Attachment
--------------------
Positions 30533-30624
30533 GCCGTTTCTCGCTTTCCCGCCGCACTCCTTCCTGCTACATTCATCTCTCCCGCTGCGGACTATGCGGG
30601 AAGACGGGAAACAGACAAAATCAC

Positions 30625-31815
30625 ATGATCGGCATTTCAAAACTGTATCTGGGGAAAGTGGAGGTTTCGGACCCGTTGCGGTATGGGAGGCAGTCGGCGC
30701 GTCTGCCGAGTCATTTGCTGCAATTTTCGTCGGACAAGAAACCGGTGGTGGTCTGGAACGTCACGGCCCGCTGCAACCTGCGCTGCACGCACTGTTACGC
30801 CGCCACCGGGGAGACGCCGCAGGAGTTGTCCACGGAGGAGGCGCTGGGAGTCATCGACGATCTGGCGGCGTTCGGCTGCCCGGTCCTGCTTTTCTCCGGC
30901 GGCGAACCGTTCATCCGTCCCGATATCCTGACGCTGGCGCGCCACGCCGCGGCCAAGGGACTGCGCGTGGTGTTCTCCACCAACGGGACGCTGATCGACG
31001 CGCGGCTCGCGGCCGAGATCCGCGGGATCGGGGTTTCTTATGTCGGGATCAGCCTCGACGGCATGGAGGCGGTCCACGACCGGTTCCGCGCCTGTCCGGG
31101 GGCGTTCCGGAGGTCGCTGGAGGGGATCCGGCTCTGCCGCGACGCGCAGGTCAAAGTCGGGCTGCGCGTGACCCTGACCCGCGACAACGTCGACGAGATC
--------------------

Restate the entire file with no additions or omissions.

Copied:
Positions 30533-30624
30533 GCCGTTTCTCGCTTTCCCGCCGCACTCCTTCCTGCTACATTCATCTCTCCCGCTGCGGACTATGCGGG
30601 AAGACGGGAAACAGACAAAATCAC

Positions 30625-31815
30625 ATGATCGGCATTTCAAAACTGTATCTGGGGAAAGTGGAGGTTTCGGACCCGTTGCGGTATGGGAGGCAGTCGGCGC
30701 GTCTGCCGAGTCATTTGCTGCAATTTTCGTCGGACAAGAAACCGGTGGTGGTCTGGAACGTCACGGCCCGCTGCAACCTGCGCTGCACGCACTGTTACGC
30801 CGCCACCGGGGAGACGCCGCAGGAGTTGTCCACGGAGGAGGCGCTGGGAGTCATCGACGATCTGGCGGCGTTCGGCTGCCCGGTCCTGCTTTTCTCCGGC
30901 GGCGAACCGTTCATCCGTCCCGATATCCTGACGCTGGCGCGCCACGCCGCGGCCAAGGGACTGCGCGTGGTGTTCTCCACCAACGGGACGCTGATCGACG
31001 CGCGGCTCGCGGCCGAGATCCGCGGGATCGGGGTTTCTTATGTCGGGATCAGCCTCGACGGCATGGAGGCGGTCCACGACCGGTTCCGCGCCTGTCCGGG
31101 GGCGTTCCGGAGGTCGCTGGAGGGGATCCGGCTCTGCCGCGACGCGCAGGTCAAAGTCGGGCTGCGCGTGACCCTGACCCGCGACAACGTCGACGAGATC